Livelihood
 erosion
 occurs
 when
 the
 options
 open
 to
 households
 on
 how
 to
 transform
 their
 endowments
 or
 assets
 into
 food
 and
 cash
 entitlements
 diminish.
 Examples
 of
 this
 might
 include
 natural
resource
degradation
(decline
in
forests,
groundwater,
fish
stocks);
climatic
shocks;
changes
 trade
 levels
 and
 increase
 in
 illness.
 The
 risk
 of
 entitlement
 failure
 determines
 the
 level
 of
 vulnerability
of
a
household
to
food
insecurity.
The
greater
the
share
of
resources
devoted
to
food
 acquisition
the
greater
the
vulnerability.
 
 The
 following
 three
 attributes
 are
 embodied
 in
 the
 idea
 of
 a
 livelihood:
 possession
 of
 human
 capabilities
(education,
skills,
health,
self
esteem,
psychological
orientation);
access
to
tangible
and
 intangible
 assets
 (stores,
 resources,
 claims
 and
 access),
 and
 the
 existence
 of
 economic,
 social/cultural,
and
consumption
activities
(e.g.
gardening,
fishing,
farming).
 
 It
 is
 understood
 that
 a
 farm
 household’s
 activities
 are
 influenced
 by
 the
 assets
 possessed
 by
 the
 household
members,
but
often
it
is
less
readily
recognized
that
both
activities
and
asset
levels
may
 be
 heavily
 influenced
 by
 the
 capabilities
 of
 these
 members.
 The
 concept
 of
 capability
 is
 therefore
 one
of
the
critical
elements
of
the
livelihood
approach.
Another
important
issue
is
the
ability
of
the
 household
to
recover
from
stress
and
shocks,
and
hence
the
relative
durability
of
these
livelihoods.
 As
such
the
concepts
of
resilience,
social
capital
and
sensitivity
are
important
for
livelihood
analysis.

 The
 main
 point
 here
 is
 that
 people
 develop
 a
 range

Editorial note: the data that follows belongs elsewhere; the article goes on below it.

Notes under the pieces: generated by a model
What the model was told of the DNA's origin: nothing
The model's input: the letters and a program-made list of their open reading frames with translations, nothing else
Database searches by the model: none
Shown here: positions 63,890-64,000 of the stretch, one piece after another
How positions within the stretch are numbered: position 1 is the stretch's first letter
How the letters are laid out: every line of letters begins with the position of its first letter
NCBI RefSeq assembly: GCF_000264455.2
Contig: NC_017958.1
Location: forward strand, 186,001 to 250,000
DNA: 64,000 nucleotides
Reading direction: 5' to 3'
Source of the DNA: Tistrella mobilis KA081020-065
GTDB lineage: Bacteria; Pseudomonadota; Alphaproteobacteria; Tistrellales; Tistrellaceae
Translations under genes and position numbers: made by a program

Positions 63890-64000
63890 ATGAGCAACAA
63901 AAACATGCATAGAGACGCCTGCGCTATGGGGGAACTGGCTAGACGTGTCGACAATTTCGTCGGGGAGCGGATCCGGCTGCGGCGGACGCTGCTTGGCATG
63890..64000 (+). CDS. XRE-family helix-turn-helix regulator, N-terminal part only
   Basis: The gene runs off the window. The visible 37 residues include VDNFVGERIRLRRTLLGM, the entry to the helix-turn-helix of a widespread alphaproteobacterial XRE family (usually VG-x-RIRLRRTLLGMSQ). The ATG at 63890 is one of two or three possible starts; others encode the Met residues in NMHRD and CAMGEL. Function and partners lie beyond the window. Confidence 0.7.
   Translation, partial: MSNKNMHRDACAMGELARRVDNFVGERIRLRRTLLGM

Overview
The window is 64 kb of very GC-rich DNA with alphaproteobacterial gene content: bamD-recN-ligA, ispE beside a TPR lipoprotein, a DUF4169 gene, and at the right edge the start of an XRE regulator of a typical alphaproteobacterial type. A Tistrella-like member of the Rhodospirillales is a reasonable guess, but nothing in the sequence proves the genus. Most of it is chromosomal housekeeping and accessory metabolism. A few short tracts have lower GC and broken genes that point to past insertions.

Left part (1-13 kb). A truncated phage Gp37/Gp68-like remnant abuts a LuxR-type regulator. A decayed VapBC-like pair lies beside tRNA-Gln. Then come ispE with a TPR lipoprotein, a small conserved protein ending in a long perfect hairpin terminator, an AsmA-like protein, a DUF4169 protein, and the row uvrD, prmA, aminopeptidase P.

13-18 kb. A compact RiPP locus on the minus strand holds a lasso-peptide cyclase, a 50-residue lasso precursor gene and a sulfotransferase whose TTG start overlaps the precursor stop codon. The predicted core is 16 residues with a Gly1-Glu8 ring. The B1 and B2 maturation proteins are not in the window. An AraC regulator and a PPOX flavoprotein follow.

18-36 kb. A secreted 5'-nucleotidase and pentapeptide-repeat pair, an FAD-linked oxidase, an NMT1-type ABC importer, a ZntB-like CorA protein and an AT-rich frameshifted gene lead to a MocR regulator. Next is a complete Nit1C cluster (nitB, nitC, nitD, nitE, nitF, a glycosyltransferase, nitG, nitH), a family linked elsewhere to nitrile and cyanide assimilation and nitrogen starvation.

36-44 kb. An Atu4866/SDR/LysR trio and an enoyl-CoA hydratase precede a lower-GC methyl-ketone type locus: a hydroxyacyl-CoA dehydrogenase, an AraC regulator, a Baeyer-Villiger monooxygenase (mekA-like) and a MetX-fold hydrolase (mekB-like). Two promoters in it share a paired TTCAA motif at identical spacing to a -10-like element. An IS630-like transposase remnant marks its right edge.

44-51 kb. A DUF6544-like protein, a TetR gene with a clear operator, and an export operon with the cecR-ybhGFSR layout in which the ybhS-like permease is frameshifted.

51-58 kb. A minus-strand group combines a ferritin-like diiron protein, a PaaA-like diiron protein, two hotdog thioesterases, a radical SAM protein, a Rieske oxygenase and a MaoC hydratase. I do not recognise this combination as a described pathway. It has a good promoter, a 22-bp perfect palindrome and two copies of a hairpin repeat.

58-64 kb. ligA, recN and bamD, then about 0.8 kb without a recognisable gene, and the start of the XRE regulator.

of
 livelihood
 activities,
 based
 upon
 their
 available
assets
and
capabilities.




 1



Livelihoods
analysed
 Livelihoods
 analysis
 is
 an
 approach
 that
 helps
 determine
 how
 people
 live
 or
 make
 a
 living.
 It
 incorporates
an
understanding
of
how
household
capabilities;
assets
and
activities
combine
within
a
 specified
 environment
 to
 achieve
 household
 well
 being
 in
 the
 short
 and
 long
 term.
 Livelihoods
 analysis
assesses
the
resilience
of
household
strategies
in
the
face
of
shocks
and
stresses,
and
assists
 in
 identifying
 vulnerable
 areas
 or
 groups.
 The
 findings
 generated
 provide
 a
 useful
 framework
 for
 supporting
households
in
resisting
and
recovering
from
both
external
threats,
for
example,
drought,
 or
 internal
 threats,
 for
 example
 family
 illness).
 Equally,
 livelihoods
 analysis
 assesses
 the
 household
 strategies
 in
 the
 face
 of
 assets
 or
 endowments
 and
 capabilities,
 and
 assists
 in
 identifying
 high
 potential
areas
or
groups.

 
 A
livelihoods
analysis
aims
to
increase
understanding
about:
 • •

• •

The
nature
of
livelihoods
for
different
categories
of
people.
 The
main
issues
concerning
livelihoods,
such
as:
 o major
trends,
problems
and
constraints;
 o shocks
and
stresses;
 o coping
and
adaptive
strategies;
 o overall
and
absolute
levels
of
livelihood
insecurity
and
vulnerability.
 The
opportunities
and
potentials
for
addressing
these
issues.
 Potential
strategies
and
priorities
as
well
as
actions
to
be
taken.


Many
 organizations
 and
 practitioners
 apply
 livelihood
 analytic
 approaches
 to
 gain
 insight
 into
 the
 lives
 and
 livelihoods
 of
 at
 risk
 communities.
 This
 information
 is
 used
 for
 planning,
 monitoring
 or
 evaluation.
Moreover,
an
understanding
of
changing
household
and
community
livelihood
strategies
 is
critical
when
designing
sustainable
development
policies
as
well
as
programmes
that
reduce
risk
 and
 build
 on
 local
 capacities.
 Poverty‐focused
 development
 activity
 should
 be
 dynamic:
 external
 support
 must
 recognize
 the
 dynamic
 nature
 of
 livelihood
 strategies,
 respond
 flexibly
 to
 changes
 in
 people’s
situation,